SPIEGEL: Mr. Shalev, is the Israeli Army fighting a just war?
Shalev: The cause of the war was a just one, but the conduct has not been. And by this I do not just mean the tragedy of Qana, but also what already happened in the first days: Attacking Beirut like this, killing civilians in Lebanon. From the very first day we should have limited ourselves to attacks against the Hezbollah strongholds along the Israeli-Lebanese border.
SPIEGEL: Why havent limitations been placed on the scope of the attacks?
Shalev: You could feel a high level of testosterone, of hormones that shouldnt be there in such a situation. (Hezbollah leader) Sheikh Hassan Nasrallah drives everybody crazy in Israel. He sits there with this very calm voice. He is never angry, he doesnt curse, in a way he even looks gentle. For that, our political leaders and the military wanted to take revenge.
SPIEGEL: The Israeli government considers its behavior to be morally correct because they have, after all, forwarned the Lebanese population about the bombardments.
Shalev: Even if they warn the people, many people are not able to leave their towns, especially since roads, bridges, ports and the airport have been destroyed. But it is not only a question of morality. These Lebanese are going to be our neighbors forever, but many people are now against Israel. These citizens would support us if we had conducted our fight with the Hezbollah in a more measured way.
SPIEGEL: Many Israelis say: The Arabs hate us anyway.
Shalev: Many Lebanese people were against the Hezbollah. It is a danger to the their whole country, especially in a city like Beirut which is very open and liberal. Because the fundamentalists one day will try to forbid this Western way of life. At the beginning of the war you could see from the declarations of various Lebanese leaders that even they were quite satisfied that Israel took care of the Hezbollah. But we went into Lebanon like angry bulls into the arena, attacking anything that moved.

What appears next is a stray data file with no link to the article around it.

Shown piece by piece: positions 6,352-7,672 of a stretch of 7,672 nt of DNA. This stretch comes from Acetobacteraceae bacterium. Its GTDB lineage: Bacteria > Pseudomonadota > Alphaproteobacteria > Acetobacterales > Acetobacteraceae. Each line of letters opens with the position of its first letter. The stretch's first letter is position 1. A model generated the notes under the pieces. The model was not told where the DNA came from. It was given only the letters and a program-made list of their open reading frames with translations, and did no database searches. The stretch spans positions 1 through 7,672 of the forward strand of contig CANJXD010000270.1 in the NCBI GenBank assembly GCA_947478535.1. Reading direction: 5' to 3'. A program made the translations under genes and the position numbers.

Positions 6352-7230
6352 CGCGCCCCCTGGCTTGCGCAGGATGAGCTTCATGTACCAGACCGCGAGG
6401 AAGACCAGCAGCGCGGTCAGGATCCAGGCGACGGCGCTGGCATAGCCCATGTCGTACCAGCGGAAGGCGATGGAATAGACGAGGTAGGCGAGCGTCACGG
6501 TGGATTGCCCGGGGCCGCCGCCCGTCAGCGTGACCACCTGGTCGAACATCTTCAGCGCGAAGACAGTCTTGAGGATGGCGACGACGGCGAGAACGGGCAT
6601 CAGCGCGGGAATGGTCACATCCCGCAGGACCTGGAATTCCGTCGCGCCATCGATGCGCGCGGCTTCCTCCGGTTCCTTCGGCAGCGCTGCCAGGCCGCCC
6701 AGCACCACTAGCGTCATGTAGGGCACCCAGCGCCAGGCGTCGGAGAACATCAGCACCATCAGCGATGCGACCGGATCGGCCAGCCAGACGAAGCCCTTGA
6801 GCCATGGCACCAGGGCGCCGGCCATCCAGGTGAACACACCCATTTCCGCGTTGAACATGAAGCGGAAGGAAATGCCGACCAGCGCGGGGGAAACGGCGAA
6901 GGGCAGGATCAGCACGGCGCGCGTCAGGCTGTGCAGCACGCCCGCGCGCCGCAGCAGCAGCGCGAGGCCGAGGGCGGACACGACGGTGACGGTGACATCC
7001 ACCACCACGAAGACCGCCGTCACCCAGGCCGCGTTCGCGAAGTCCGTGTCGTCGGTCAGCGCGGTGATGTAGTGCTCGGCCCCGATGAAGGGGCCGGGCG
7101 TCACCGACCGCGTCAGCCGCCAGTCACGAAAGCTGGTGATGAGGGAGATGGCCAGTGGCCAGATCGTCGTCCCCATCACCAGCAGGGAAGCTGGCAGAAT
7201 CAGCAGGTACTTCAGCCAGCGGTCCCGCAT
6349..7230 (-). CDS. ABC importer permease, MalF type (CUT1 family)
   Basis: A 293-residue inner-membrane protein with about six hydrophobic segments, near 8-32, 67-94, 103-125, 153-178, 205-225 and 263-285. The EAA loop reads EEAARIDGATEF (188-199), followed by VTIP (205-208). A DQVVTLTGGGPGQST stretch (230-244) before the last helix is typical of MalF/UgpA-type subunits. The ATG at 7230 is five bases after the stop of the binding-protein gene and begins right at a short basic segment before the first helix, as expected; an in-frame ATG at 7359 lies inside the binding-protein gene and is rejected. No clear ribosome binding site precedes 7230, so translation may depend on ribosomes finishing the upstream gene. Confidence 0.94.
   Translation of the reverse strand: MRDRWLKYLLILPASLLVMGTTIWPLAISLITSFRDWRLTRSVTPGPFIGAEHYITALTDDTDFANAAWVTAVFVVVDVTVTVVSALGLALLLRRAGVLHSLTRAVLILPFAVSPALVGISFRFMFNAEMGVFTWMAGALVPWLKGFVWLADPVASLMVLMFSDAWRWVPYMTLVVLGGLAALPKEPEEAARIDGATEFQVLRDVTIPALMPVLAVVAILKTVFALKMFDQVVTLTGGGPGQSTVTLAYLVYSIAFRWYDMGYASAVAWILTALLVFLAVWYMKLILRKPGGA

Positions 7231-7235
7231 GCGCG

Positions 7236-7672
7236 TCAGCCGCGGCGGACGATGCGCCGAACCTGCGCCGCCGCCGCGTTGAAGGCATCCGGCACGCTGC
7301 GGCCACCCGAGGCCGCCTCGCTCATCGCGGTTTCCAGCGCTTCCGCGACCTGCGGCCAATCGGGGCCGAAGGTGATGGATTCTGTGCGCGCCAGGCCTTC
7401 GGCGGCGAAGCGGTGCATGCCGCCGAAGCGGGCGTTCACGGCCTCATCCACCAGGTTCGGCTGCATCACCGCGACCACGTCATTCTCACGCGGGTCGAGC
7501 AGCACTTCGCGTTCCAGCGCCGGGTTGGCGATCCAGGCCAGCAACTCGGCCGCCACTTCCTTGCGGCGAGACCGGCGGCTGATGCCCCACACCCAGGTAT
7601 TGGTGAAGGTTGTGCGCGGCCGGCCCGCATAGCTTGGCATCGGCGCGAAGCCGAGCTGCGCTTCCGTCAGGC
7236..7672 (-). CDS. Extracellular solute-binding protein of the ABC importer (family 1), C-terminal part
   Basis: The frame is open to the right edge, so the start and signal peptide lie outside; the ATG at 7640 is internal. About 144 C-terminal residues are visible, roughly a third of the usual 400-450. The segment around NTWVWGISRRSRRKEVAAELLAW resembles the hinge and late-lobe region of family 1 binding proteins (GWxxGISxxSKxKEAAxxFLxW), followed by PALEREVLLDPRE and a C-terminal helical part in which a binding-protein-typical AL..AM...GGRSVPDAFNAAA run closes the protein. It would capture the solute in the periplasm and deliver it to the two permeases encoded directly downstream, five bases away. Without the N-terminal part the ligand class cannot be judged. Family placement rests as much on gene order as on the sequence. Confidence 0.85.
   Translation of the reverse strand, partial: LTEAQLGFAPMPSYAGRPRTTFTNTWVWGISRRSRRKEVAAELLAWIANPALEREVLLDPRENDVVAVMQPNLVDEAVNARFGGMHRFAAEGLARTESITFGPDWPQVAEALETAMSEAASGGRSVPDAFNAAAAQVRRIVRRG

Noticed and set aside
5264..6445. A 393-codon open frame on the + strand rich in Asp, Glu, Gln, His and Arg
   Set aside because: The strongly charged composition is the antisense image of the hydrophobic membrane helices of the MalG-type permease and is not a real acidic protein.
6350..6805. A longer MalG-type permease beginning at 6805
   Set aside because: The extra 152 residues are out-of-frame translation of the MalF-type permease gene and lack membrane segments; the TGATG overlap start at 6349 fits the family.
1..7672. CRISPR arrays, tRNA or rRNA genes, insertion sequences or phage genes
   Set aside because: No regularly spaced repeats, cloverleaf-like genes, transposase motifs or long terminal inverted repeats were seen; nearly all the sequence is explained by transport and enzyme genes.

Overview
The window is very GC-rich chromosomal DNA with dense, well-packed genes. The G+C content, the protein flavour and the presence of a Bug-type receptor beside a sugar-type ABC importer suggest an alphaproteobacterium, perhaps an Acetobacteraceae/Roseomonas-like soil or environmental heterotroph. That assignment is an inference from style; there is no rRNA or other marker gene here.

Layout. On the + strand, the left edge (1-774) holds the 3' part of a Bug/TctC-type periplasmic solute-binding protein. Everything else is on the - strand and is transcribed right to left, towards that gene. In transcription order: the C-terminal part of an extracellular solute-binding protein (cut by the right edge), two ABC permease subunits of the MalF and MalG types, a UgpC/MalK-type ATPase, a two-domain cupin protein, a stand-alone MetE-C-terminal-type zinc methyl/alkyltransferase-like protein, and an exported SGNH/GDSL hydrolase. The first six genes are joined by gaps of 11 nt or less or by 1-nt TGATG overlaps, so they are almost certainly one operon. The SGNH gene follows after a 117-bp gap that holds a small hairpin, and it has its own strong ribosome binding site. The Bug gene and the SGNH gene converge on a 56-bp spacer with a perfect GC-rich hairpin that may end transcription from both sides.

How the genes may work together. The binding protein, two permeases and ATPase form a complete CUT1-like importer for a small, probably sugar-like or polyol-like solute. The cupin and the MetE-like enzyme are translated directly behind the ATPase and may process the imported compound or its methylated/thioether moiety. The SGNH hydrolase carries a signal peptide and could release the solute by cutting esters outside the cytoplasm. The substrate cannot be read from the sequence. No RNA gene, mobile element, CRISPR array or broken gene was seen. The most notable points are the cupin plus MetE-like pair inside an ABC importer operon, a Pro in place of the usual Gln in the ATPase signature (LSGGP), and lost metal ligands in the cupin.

SPIEGEL: Prime Minister Ehud Olmert told the members of the Knesset: "Save your criticism for the time after the war." But is it unpatriotic to voice criticism while Israeli soldiers are dying?
Shalev: Jewish history has been filled with very critical people. In fact, it was those who were against the consensus of their time who lengthened the history and the life expectancy of the Jewish people. Take Moses, for example. He took the slaves from Egypt into the desert almost against their will.
SPIEGEL: Dont you fear that criticism of this kind could help the enemy?
Shalev: In a true democracy, a leader with enough self-assurance does not talk the way Olmert does. One would, of course, be a traitor if he called Nasrallah and told him where our planes are getting ready to attack. But of course you can criticize the head of the government.
SPIEGEL: Olmerts speeches have been received very positively by the Israeli public.
Shalev: I dont like them. They are schmaltzy. It is this American way of schmaltz when you mention the first name of the victims and you show some kind of phony familiarity. I don't like this ritual of putting on your Kippa when you are reading a verse from the Bible. You either wear the Kippa the whole time or you read from the Bible without it. It is just ridiculous.
SPIEGEL: Do you think Israel can win the war?
Shalev: Olmert should have defined the objectives of the war from the beginning. But all he said was: "We will be victorious" without defining what victory means. Also with defense minister Amir Peretz we cannot win. He said, with great overestimation of his capacities: "Nasrallah will not forget the name Peretz." Olmert and Peretz behave like two bullies in a pub.
SPIEGEL: The announced goal is the destruction of the Hezbollah.
Shalev: What does this mean? Is it getting all of them to crawl on their hands and knees and hand over their weapons? We do not deal with a state which will surrender in an official ceremony. In medicine you have something called "pain management." You don't totally eliminate the pain. You try to manage it in a way so that patients can live with it. This is what we have to do with the Hezbollah. We have to weaken them, destroy their first lines. But militarily, it is not within Israels ability to solve all of our problems. Our strength is the democratic character of our society which Nasrallah fully underestimates. We lost, when Olmert said, we will win. Despite that, we will win at the end, because the Israeli society is smarter than its political leaders.
Interview conducted by Christoph Schult.